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Ruminant nutrition regimes to reduce methane and nitrogen emissions - AC0209

Description
In the last two decades there has been increasing concern regarding the contribution of livestock production to greenhouse gas and other pollutant emissions, particularly in regards to methane and nitrogen.

Methane is an important greenhouse gas. Methane is produced during anaerobic fermentation in the rumen of cattle, sheep and other ruminants. On a global scale agriculture produces between 21 and 25% of the total anthropogenic emissions of methane, however, in more rural communities, agriculture contributes almost 50% of annual methane emissions with over 90% of this due to rumen fermentation.

Nitrogen in livestock manure and urine is another important cause of pollution. Soluble N compounds are quickly converted in soil to nitrate-N (NO3-) which enters ground and surface waters both following application of manures to land and directly from grazed pastures. Around 29% of leached NO3- is estimated to arise from such livestock manure. In addition nitrous oxide may be emitted from livestock housing, during manure storage, following application of manures to land and from grazed pastures. Like methane, nitrous oxide (N2O) makes a major contribution to global warming and it is estimated that livestock manures represent c. 12 % of national emissions of N2O .

Thus the aim of this study is to reduce methane emissions and nitrogen excretion from ruminant farm livestock. To do so a collaborative programme of interdisciplinary work involving a number of interlinked objectives is envisaged.
Objective
The aim of this study is to reduce methane emissions and nitrogen excretion from ruminant farm livestock in both intensive and extensive systems.

This will be achieved through a collaborative programme of interdisciplinary work and will involve a number of interlinked objectives:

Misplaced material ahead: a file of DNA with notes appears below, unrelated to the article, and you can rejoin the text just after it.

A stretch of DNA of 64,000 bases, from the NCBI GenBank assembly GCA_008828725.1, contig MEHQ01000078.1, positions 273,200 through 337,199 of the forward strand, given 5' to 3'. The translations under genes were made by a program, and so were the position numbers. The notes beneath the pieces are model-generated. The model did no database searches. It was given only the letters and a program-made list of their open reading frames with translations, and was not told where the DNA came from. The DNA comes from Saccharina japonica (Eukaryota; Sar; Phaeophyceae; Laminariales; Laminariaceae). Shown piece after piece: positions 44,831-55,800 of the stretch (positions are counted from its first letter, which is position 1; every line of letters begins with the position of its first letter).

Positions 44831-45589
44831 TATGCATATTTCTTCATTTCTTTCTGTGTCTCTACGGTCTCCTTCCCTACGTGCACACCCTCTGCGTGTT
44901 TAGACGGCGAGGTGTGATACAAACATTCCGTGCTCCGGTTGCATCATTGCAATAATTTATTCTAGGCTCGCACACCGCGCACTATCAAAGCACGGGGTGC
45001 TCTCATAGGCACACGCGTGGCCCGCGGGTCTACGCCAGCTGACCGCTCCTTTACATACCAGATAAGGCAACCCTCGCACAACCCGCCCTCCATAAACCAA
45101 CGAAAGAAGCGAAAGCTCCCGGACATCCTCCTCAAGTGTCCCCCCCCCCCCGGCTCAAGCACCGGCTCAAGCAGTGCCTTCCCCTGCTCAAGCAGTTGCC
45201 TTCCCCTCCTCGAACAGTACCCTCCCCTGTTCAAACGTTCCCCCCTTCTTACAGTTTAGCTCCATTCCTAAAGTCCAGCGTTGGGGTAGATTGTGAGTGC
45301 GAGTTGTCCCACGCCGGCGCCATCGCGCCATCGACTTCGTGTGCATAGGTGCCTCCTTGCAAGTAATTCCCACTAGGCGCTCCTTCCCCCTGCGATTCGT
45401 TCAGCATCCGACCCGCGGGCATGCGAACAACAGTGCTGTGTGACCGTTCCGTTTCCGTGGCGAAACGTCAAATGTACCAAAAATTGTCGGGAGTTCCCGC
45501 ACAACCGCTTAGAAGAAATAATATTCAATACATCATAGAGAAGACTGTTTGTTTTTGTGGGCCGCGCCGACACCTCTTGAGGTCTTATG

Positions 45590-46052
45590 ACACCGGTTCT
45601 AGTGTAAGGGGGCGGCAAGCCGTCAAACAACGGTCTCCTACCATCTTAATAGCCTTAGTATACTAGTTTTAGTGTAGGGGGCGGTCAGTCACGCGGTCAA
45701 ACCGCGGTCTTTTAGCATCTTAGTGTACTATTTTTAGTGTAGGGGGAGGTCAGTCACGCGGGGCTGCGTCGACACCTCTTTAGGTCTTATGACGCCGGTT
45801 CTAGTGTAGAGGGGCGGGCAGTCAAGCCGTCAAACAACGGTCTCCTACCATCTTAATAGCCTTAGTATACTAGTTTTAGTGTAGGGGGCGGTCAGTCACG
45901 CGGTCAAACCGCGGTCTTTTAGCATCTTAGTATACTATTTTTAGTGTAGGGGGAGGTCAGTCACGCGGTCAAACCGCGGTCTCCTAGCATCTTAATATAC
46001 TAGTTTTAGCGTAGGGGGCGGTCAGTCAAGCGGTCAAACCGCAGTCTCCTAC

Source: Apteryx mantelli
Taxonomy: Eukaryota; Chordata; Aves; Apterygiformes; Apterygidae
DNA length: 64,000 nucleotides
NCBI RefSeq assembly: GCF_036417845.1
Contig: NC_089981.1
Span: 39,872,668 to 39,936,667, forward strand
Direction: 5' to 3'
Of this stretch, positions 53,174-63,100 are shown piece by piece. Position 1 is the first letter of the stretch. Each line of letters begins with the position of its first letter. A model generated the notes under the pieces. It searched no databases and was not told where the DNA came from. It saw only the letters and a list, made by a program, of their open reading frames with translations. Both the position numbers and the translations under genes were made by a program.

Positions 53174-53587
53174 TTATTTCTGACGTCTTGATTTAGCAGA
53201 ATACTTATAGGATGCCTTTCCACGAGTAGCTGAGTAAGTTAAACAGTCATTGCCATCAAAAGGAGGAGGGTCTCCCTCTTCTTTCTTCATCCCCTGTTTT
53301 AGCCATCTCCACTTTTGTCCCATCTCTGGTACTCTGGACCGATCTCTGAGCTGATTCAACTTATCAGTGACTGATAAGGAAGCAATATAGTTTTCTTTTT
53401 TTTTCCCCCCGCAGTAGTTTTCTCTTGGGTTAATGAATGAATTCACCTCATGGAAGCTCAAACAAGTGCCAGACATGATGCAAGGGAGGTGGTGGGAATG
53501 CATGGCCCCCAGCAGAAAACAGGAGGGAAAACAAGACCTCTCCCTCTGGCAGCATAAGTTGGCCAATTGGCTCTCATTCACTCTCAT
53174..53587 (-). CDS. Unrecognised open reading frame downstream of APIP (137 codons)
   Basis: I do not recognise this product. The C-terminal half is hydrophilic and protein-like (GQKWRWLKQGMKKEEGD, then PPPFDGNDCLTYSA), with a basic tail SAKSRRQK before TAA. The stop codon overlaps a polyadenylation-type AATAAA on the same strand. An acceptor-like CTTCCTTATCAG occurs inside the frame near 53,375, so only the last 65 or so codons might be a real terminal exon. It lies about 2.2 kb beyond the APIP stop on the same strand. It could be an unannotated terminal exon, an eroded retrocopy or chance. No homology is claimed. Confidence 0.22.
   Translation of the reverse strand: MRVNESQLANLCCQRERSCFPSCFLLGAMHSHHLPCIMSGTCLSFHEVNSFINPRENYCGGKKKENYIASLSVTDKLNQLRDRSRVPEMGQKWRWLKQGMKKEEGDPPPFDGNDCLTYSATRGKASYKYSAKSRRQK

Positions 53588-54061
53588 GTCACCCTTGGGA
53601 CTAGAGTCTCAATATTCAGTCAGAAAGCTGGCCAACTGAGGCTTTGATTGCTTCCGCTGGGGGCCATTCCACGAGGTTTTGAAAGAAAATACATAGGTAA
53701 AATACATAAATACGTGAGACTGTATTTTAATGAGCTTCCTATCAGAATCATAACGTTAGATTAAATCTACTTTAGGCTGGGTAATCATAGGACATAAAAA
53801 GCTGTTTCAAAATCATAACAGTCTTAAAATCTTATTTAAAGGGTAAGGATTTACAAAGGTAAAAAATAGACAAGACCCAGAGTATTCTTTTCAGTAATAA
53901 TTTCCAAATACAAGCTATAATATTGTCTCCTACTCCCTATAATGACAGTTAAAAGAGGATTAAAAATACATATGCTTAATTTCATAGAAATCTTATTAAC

1. Synthesis of existing knowledge of ruminant nutrition and husbandry to identify strategies to decrease methane and nitrogen emissions per animal and per unit output and evaluate the most promising of these within the context of intensive dairy farming.

2. Utilize recent advances in grass and legume breeding and evaluate the use of novel pastures to decrease methane and nitrogen emissions per animal and per unit output in extensive farming systems.

3. To evaluate the use of novel dietary supplements identified in recent screening programs for the ability to decrease methane emissions and nitrogen excretion per animal and per unit output in both intensive and extensive farming systems.

4. To modify and utilize existing farm livestock models and economic benefit and farmer uptake models to expand the interpretation of the data obtained to a whole systems context and to consider wider husbandry, environmental, and economic impacts of the strategies adopted.

5. To establish an advisory and dissemination committee representing the major stakeholders in both the livestock production and livestock feed supply industries including the major levy boards. This committee will (a) ensure that the project is both informed and driven by the latest industry practice and (b) ensure rapid and effective dissemination and uptake, of the results obtained. Representation on the committee will include expertise in the EU regulatory framework with regard to additives and supplements in animal feeds.


Project Documents
• Final Report : Ruminant Nutrition Regimes to Reduce Methane & Nitrogen Emmissions   (904k)
Time-Scale and Cost
From: 2007

To: 2010

Cost: £786,495
Contractor / Funded Organisations
University Wales, Aberystwyth
Keywords
Climate and Weather              
Climate Change              
Environmental Protection              
Livestock              
Nutrition              
Sustainable Production              
Fields of Study
Agriculture and Climate Change